UNIVERSITY PARK, Pa. -- By putting up feeders and planting tempting flowers, you can draw hummingbirds to your garden year after year, says a wildlife biologist in Penn State's College of Agricultural Sciences.
"If you have the right flowers and feeder, you even can draw hummingbirds into a suburban environment," says Margaret Brittingham, associate professor of wildlife resources.
"People love hummingbirds because they're so extreme in their looks, size and beauty," she says. "They're the smallest bird in Pennsylvania, and they have very iridescent feathers. They're also very tame around people. You can attract them right to your kitchen window."
Hummingbirds are fun to watch for their unusual flight. "They move their wings in a figure eight pattern," Brittingham says. "They can fly both forwards and backwards and hover in mid-air. You'll often know a hummingbird is near by the humming sound made by their wings." This hovering flight allows hummingbirds to maneuver around flowers like bees.
"You'll also see them do an aerial 'pendulum display,'" Brittingham says. "The male flies up and down like a pendulum to attract a female, or defend a feeding site. Hummingbirds also will chase each other -- they're fairly aggressive for such tiny birds."
Although 16 hummingbird species are native to the United States, only the ruby-throated hummingbird is found east of the Mississippi River.
Each September, the birds migrate to Mexico and Central America, flying nonstop 600 miles across the Gulf of Mexico. In the spring, the birds return, following the blooming of early-season flowers, such as azaleas, rhododendrons and columbine. They arrive in Pennsylvania from mid-April to early May.
To attract hummingbirds to your yard, Brittingham suggests planting masses of flowers. "Hummingbirds like tubular flowers that are orange, red and pink," she says. "You should have a variety of flowers blooming from mid- to late-April through the summer season.
"Early in the season, azaleas and rhododendrons are good choices. For early summer, plant bleeding hearts and columbines. During late summer, hummingbirds come to bergamot and the late summer wildflowers. You also may want to purchase hanging plants, such as fuschia."
Other early summer flowers that attract hummingbirds include fly-honeysuckle, fire pink, tulip poplar, weigala and trumpet honeysuckle.
Mid- to late-summer flowers that attract hummingbirds also include spotted touch-me-knot, trumpet vine, cardinal-flower, garden phlox, coralberry, hollyhock, Turk's cap lily, rose of Sharon, butterfly milkweed, butterfly bush, bee-balm and impatiens.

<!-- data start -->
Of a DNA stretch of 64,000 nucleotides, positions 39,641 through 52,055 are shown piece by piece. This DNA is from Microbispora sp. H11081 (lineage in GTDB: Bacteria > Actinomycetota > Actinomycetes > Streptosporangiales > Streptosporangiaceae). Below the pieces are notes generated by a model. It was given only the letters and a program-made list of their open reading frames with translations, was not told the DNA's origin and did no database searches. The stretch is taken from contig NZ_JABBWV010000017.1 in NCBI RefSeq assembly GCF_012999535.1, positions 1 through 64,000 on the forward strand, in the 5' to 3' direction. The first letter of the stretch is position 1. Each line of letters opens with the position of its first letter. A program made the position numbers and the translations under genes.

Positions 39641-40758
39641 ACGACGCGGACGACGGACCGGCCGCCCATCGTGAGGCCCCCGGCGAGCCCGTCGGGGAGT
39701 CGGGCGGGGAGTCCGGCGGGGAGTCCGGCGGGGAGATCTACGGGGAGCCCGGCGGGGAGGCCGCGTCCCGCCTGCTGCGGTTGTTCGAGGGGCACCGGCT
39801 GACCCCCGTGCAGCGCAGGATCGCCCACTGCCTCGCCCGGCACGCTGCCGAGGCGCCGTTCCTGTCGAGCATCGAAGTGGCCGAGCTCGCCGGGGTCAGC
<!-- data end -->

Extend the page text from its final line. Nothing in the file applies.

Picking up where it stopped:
Hummingbirds play a major role in pollination. Tubular flowers with long stamens are specially adapted to be pollinated by hummingbirds. Using long beaks and long tongues, the birds feed on the flowers' nectar. As they brush against the flowers, pollen sticks to their bodies. The pollen transfers to the next flower they visit.
Homeowners also can hang a feeder to draw hummingbirds to a specific location, like a kitchen window. Hummingbird feeders can be purchased at garden supply centers. "Hummingbirds will return to the same feeder each year," Brittingham says. "Many times they'll hover at the window, before you even put the feeder up."
Brittingham suggests filling feeders with a nectar of one part sugar to four parts water. "A stronger solution can be harmful to their kidneys, while a weaker one may not attract them. You don't need to purchase commercial nectar -- it's no better than what you can make at home.
"You should avoid honey and water mixtures," she says. "Some people think honey and water is healthier. But it ferments and grows a mold that can be very harmful to hummingbirds."
Although some people have recommended adding red food coloring to the nectar, Brittingham says it adds no benefit. "The birds will be attracted to the red plastic on the feeder," she says.
You also can entice hummingbirds by purchasing a misting attachment for a birdbath, available at some garden supply stores. "Hummingbirds like to fly through the mist to bathe," Brittingham says.
Finally, make sure the feeder and birdbath are out of reach of cats. "Cats are extremely proficient hunters -- and they hunt whether they're hungry or not," Brittingham says. "You also should minimize your use of pesticides. Pesticides may harm the flowers hummingbirds feed on, as well as the hummingbirds themselves."
For more information about hummingbirds, see the Penn State College of Agricultural Sciences publication, "Pennsylvania Wildlife No. 6: Attracting Hummingbirds." Single copies are available free of charge from your county Penn State Cooperative Extension office, or from the College of Agricultural Sciences Publications Distribution Center (call 814-865-6713).
EDITORS: For more information, contact Margaret Brittingham at 814-863-8442.
Contacts: Kim Dionis KDionis@psu.edu 814-863-2703 814-865-1068 fax